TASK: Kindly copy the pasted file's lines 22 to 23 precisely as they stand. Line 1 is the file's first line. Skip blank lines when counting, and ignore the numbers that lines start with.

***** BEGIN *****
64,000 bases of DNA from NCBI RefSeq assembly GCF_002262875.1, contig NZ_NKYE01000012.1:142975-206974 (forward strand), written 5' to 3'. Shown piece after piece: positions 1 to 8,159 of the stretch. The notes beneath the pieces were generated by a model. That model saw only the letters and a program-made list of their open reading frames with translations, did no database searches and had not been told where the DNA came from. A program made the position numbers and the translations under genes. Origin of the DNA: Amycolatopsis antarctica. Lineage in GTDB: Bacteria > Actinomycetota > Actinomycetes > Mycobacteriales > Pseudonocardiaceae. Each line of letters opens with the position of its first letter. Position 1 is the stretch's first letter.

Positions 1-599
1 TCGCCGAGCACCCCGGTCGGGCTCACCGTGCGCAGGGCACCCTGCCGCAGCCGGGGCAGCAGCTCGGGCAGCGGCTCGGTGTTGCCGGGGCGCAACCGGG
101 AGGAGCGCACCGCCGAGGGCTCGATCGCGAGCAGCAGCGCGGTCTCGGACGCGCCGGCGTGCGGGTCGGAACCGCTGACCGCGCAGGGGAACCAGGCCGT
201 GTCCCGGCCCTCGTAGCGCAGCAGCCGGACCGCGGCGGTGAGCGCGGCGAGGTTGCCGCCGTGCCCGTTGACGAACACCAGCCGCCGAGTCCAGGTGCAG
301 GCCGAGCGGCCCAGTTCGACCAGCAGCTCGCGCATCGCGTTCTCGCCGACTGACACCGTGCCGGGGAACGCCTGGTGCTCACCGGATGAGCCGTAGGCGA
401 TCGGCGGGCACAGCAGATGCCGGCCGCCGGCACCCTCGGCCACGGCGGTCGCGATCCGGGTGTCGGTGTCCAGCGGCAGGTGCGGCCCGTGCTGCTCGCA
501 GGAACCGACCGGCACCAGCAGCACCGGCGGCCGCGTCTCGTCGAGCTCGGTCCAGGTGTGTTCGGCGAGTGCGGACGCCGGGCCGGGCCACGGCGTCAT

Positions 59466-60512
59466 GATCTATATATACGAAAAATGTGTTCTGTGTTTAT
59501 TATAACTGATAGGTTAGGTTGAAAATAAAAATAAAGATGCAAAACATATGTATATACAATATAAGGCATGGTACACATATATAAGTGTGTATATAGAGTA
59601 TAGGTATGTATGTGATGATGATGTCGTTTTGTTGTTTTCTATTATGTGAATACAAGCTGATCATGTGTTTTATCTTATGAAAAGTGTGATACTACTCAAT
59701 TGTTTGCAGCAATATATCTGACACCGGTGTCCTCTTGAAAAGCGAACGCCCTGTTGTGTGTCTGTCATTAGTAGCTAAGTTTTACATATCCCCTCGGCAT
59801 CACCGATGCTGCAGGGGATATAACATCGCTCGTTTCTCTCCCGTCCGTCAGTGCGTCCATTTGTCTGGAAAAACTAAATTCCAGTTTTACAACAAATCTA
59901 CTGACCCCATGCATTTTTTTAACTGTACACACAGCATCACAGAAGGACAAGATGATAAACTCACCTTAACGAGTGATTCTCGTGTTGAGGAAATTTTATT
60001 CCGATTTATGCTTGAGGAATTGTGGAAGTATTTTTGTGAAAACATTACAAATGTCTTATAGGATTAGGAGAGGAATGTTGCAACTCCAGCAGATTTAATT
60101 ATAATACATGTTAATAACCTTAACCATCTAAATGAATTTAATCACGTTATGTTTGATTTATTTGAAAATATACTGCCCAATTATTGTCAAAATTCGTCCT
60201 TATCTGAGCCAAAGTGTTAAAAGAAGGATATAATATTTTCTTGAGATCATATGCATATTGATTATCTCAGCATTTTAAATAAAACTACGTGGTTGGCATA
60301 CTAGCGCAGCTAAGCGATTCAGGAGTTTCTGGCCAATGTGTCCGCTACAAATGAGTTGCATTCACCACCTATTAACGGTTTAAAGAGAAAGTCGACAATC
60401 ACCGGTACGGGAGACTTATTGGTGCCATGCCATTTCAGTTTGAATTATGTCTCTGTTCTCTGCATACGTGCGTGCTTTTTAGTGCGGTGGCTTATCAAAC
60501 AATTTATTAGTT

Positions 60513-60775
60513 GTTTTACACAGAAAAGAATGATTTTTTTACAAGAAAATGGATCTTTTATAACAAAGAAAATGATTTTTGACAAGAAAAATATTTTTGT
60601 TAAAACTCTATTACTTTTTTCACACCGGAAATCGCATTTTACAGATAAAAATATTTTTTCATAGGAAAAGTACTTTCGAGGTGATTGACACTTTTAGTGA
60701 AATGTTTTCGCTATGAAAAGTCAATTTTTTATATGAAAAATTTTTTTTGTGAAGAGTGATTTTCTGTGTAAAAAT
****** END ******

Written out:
Positions 60513-60775
60513 GTTTTACACAGAAAAGAATGATTTTTTTACAAGAAAATGGATCTTTTATAACAAAGAAAATGATTTTTGACAAGAAAAATATTTTTGT